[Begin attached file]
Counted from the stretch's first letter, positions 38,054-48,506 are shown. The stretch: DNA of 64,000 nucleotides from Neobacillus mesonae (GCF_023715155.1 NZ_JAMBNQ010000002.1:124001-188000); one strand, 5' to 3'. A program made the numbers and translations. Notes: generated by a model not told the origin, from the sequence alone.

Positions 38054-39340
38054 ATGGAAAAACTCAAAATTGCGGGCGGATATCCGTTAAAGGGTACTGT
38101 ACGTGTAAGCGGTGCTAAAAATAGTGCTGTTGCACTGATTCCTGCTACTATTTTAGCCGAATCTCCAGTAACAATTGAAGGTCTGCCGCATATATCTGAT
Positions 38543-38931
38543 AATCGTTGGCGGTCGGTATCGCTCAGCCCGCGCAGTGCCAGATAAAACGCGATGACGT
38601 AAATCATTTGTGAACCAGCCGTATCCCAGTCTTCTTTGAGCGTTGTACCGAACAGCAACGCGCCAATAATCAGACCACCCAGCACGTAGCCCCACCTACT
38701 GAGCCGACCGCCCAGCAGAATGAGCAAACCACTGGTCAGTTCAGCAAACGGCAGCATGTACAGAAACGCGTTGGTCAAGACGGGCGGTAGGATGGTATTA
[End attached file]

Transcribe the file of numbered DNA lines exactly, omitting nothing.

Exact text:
Counted from the stretch's first letter, positions 38,054-48,506 are shown. The stretch: DNA of 64,000 nucleotides from Neobacillus mesonae (GCF_023715155.1 NZ_JAMBNQ010000002.1:124001-188000); one strand, 5' to 3'. A program made the numbers and translations. Notes: generated by a model not told the origin, from the sequence alone.

Positions 38054-39340
38054 ATGGAAAAACTCAAAATTGCGGGCGGATATCCGTTAAAGGGTACTGT
38101 ACGTGTAAGCGGTGCTAAAAATAGTGCTGTTGCACTGATTCCTGCTACTATTTTAGCCGAATCTCCAGTAACAATTGAAGGTCTGCCGCATATATCTGAT
Positions 38543-38931
38543 AATCGTTGGCGGTCGGTATCGCTCAGCCCGCGCAGTGCCAGATAAAACGCGATGACGT
38601 AAATCATTTGTGAACCAGCCGTATCCCAGTCTTCTTTGAGCGTTGTACCGAACAGCAACGCGCCAATAATCAGACCACCCAGCACGTAGCCCCACCTACT
38701 GAGCCGACCGCCCAGCAGAATGAGCAAACCACTGGTCAGTTCAGCAAACGGCAGCATGTACAGAAACGCGTTGGTCAAGACGGGCGGTAGGATGGTATTA